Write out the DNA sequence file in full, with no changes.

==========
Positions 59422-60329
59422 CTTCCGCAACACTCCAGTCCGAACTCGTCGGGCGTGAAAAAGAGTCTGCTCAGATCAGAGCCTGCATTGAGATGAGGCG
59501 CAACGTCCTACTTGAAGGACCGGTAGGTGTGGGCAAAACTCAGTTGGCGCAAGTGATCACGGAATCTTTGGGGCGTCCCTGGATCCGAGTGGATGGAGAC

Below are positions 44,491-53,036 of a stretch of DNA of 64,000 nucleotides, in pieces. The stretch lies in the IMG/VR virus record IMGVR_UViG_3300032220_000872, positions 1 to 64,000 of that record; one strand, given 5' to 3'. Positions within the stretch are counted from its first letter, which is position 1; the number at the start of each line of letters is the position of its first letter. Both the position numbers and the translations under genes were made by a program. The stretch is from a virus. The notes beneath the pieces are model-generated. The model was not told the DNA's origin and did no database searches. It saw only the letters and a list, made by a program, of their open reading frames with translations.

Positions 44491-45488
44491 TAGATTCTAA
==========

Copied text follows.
Positions 59422-60329
59422 CTTCCGCAACACTCCAGTCCGAACTCGTCGGGCGTGAAAAAGAGTCTGCTCAGATCAGAGCCTGCATTGAGATGAGGCG
59501 CAACGTCCTACTTGAAGGACCGGTAGGTGTGGGCAAAACTCAGTTGGCGCAAGTGATCACGGAATCTTTGGGGCGTCCCTGGATCCGAGTGGATGGAGAC

Below are positions 44,491-53,036 of a stretch of DNA of 64,000 nucleotides, in pieces. The stretch lies in the IMG/VR virus record IMGVR_UViG_3300032220_000872, positions 1 to 64,000 of that record; one strand, given 5' to 3'. Positions within the stretch are counted from its first letter, which is position 1; the number at the start of each line of letters is the position of its first letter. Both the position numbers and the translations under genes were made by a program. The stretch is from a virus. The notes beneath the pieces are model-generated. The model was not told the DNA's origin and did no database searches. It saw only the letters and a list, made by a program, of their open reading frames with translations.

Positions 44491-45488
44491 TAGATTCTAA